Think Detroit and invariably the next thought is automobiles and the Motown Recording Company. Say Motown, and Berry Gordy and Smokey Robinson come to mind. After them comes a retinue of artists, producers and songwriters, including Holland, Dozier and Holland. And then there is long list of unforgettable tunes that stand like a soundtrack of a generation, songs such as “I Was Made to Love Her,” “My Cherie Amour,” “Uptight (Everything’s Alright)” and other tunes popularized by Stevie Wonder.
Rarely in any discussion about Motown and its musical history, or in the songs mentioned above, is the name Sylvia Rose Moy cited. To leave her out of this history is to omit a very important part of the company’s evolution. Moy was not only a relatively prodigious songwriter but also instrumental in keeping Wonder aboard at Motown when his career was in jeopardy.
Gordy corroborates this fact in his autobiography “To Be Loved.” He also offered extended praise of Moy at her funeral in Detroit at Greater Grace Temple. Gordy, who was not present at the funeral, had his grandniece read his encomium. “At this moment we are all sharing a tremendous loss,” he wrote. “Sylvia went on to do many other great things at Motown, gaining the respect of fellow songwriters and opening the door for other women.” At last she received some of the credit she deserved at Motown.
Salvaging Wonder’s career with her songs and opening the door at Motown for other women stand as testaments to Moy’s moxie and determination, traits that began early in her life, coming of age in Detroit in a large family.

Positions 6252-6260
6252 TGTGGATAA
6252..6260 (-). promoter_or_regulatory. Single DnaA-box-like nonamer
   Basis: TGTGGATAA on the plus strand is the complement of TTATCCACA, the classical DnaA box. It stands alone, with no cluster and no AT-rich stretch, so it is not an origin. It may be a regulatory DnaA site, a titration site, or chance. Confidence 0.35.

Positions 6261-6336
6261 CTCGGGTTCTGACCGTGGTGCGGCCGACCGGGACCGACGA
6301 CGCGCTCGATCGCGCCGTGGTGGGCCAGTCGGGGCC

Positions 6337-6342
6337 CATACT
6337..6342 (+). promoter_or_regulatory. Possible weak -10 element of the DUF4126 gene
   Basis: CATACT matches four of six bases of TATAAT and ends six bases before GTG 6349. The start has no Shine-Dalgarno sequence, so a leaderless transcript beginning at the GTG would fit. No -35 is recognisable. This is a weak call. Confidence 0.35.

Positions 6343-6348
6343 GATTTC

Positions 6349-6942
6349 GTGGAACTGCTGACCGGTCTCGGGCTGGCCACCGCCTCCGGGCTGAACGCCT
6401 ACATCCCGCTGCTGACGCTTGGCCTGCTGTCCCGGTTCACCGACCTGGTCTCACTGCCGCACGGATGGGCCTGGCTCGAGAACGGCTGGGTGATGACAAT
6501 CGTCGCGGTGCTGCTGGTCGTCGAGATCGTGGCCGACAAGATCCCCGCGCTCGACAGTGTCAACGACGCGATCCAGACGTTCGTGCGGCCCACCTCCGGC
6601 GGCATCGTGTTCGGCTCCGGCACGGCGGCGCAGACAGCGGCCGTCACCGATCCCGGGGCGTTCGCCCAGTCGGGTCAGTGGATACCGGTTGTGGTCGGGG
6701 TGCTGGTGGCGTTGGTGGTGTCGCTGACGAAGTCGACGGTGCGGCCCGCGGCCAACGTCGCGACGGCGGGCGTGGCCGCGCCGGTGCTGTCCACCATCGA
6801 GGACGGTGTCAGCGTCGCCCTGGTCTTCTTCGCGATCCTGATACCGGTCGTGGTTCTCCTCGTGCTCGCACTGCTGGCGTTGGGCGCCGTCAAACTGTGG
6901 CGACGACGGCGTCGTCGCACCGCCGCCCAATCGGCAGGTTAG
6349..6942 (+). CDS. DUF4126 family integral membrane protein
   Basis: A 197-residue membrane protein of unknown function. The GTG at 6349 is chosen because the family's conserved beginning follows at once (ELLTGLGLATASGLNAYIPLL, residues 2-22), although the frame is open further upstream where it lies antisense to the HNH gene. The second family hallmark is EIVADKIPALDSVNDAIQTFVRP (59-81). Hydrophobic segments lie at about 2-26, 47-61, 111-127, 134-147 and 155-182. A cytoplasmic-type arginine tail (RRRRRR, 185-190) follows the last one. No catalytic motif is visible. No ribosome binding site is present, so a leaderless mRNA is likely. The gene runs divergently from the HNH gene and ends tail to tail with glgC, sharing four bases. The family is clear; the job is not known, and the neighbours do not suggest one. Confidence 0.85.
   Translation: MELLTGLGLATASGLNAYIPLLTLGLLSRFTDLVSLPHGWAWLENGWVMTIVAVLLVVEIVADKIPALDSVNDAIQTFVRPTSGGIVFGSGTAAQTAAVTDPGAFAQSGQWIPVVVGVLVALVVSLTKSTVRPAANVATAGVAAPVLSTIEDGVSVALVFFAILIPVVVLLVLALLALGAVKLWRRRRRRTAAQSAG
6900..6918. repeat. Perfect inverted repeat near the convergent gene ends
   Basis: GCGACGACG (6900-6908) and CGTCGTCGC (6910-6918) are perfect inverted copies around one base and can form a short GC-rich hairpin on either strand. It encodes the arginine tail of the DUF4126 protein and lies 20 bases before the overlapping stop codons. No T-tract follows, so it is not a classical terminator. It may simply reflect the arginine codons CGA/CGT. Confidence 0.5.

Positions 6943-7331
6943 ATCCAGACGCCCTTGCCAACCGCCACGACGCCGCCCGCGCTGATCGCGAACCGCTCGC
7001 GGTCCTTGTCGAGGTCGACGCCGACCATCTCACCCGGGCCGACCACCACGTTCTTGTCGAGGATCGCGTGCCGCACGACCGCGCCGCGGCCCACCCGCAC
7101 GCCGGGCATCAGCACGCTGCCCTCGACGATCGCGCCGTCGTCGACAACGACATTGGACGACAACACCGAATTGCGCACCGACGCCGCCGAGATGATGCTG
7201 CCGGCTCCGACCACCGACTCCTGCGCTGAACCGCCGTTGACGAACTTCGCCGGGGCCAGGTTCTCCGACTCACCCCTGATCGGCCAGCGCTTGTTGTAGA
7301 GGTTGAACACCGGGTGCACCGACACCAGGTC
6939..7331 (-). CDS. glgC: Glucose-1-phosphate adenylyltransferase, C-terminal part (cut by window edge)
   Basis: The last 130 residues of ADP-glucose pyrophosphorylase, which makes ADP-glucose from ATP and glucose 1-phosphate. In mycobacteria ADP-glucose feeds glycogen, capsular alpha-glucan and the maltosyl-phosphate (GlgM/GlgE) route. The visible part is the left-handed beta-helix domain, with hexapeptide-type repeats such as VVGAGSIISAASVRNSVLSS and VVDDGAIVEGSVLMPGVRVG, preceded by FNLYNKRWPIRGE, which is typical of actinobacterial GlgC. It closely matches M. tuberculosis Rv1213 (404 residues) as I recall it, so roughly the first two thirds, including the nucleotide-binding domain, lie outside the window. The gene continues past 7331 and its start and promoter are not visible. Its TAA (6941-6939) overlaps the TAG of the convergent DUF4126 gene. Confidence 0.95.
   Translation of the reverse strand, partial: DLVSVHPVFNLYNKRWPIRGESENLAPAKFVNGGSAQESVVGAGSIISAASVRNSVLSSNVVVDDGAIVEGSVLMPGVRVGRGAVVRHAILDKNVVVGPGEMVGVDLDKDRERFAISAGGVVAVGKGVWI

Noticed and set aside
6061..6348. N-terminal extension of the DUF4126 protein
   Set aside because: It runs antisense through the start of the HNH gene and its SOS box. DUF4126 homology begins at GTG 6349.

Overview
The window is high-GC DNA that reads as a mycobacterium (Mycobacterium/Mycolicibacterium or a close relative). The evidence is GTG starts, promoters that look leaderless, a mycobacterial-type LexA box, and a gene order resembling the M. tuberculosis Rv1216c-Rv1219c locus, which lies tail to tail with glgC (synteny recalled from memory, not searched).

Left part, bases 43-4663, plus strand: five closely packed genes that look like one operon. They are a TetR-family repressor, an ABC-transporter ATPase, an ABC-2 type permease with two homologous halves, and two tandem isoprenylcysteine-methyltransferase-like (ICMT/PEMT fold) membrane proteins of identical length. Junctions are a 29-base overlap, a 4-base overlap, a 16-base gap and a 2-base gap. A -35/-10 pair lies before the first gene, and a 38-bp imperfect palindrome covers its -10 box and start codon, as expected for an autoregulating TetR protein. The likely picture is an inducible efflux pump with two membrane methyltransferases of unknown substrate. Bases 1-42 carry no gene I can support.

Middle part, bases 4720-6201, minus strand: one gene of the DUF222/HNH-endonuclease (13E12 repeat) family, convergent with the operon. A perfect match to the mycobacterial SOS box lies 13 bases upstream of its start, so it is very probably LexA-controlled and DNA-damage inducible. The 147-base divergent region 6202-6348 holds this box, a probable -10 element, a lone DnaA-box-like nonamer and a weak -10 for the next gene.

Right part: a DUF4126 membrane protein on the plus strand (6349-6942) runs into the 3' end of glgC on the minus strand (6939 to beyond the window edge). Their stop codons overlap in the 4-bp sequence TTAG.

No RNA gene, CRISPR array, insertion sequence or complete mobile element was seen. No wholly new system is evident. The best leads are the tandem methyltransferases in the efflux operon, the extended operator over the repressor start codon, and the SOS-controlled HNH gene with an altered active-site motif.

Moy was born Sept. 15, 1938 or 1939, on the east side of Detroit and attended Northern High School, where she studied classical music. Her love of music emerged at an early age in a household of siblings who entertained themselves on pots and pans. As a teenager she began performing around the city with such notables as Marvin Gaye and Mickey Stevenson, both of whom she would compose for or collaborate with during their years at Motown.
Although she obtained a recording contract with Motown, her talent as a songwriter soon took precedent and she became a prolific songwriter, mainly with the late Hank Cosby. “Sylvia was the nucleus,” Pat Cosby, Hank’s widow, recalled at the funeral about Moy’s working relationship with her husband. “None of it would have happened if she hadn’t seen that Stevie had more in him.”
With Cosby and Wonder, Moy helped compose a string of hits for the singer, beginning most memorably with “Uptight (Everything’s Alright),” in 1965. The song was perfect for Wonder, whose change of voice had created a dilemma at the company. It soared on the charts, hitting a Top 20 by 1966. But many believe it was “My Cherie Amour” three years later that propelled Wonder both as a vocalist and songwriter, although again, Moy’s contribution was significant on this popular hit, as it was on “I Was Made to Love Her” and “Never Had a Dream Come True.”